Anyone game enough to sit through Arrival, will definitely benefit from a repeat viewing of this mind blowing film. Yes, the ending is a little tricky to understand, but the incredible cinematography, sound and storytelling by a master filmmaker at his peak is all worth it.
1. Blade Runner 2049 (2017).
It was a surreal feeling mid way through the decade when I heard that Harrison Ford would be reprising his role of ex cop Rick Deckard from the original Blade Runner (1982) and that Dennis ‘The Arrival’ Villeneuve would be directing the new sequel. In all the years that I have been quietly admiring Ridley Scott’s sci-fi noir masterpiece, I honestly never thought the day would actually come. It was also exciting to think that the new sequel might finally help address some of the questions the ambiguous ending of the original left us with, especially whether Deckard was a replicant.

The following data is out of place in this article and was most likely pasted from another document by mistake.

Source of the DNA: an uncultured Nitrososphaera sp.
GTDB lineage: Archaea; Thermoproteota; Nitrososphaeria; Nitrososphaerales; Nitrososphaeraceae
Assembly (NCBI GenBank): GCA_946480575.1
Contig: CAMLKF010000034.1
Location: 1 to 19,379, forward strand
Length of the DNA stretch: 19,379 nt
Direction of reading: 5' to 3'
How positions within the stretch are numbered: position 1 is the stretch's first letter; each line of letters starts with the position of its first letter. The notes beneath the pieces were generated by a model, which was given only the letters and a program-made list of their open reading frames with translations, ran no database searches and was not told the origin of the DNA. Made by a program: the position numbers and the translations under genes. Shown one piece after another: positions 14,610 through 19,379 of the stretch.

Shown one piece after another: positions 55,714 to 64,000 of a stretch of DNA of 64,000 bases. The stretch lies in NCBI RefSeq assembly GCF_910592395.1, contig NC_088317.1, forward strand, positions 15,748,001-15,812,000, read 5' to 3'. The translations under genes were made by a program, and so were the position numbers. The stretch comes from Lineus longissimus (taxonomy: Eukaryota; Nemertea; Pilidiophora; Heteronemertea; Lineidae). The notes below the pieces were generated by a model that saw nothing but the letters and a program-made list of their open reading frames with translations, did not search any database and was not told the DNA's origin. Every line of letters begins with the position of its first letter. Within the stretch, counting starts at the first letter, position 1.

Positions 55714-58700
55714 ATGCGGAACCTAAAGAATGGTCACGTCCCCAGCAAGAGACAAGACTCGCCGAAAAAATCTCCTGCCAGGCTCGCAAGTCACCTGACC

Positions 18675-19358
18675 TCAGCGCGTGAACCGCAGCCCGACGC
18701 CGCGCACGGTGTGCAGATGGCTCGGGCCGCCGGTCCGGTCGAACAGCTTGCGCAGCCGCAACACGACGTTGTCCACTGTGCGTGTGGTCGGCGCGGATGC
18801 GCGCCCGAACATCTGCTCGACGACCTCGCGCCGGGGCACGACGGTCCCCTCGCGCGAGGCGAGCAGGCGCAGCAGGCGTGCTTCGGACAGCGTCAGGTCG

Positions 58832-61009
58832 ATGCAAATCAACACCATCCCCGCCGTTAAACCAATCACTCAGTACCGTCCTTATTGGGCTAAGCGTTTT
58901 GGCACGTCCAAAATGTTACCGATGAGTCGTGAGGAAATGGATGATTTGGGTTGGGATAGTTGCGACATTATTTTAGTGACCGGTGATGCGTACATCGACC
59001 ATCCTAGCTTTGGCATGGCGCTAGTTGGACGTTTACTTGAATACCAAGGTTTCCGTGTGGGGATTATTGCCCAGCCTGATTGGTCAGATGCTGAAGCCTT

In the lead up to all the hype, I read all the stories about how Ridley Scott had given Villeneuve free reign to recreate the world of Blade Runner 2049. Interestingly, Villeneuve, and I’m so thrilled he did, kept many of the elements of the original, especially its rhythm and its dystopian atmosphere. But ultimately Villeneuve breathed new life into Blade Runner 2049 through a new protagonist, played by Ryan Gosling as K; an integrated replicant, working as a blade runner for the Los Angeles Police Department, in pursuit of a new generation of rogue replicants. In his duties he stumbles across a mystery involving Deckard, and a mysterious child born to Rachael. (Rachael is the replicant that Deckard fell in love with. The two of them disappeared in the end of the original presumably on the run from the authorities.) The repercussions are massive contradicting the belief that replicants are sterile, setting in motion a multi-layered detective story, to untangle its implications.
Blade Runner 2049 may well be the best film of the decade. It is a landmark in modern filmmaking with stunning visuals, special effects and a very good narrative worthy of its predecessor.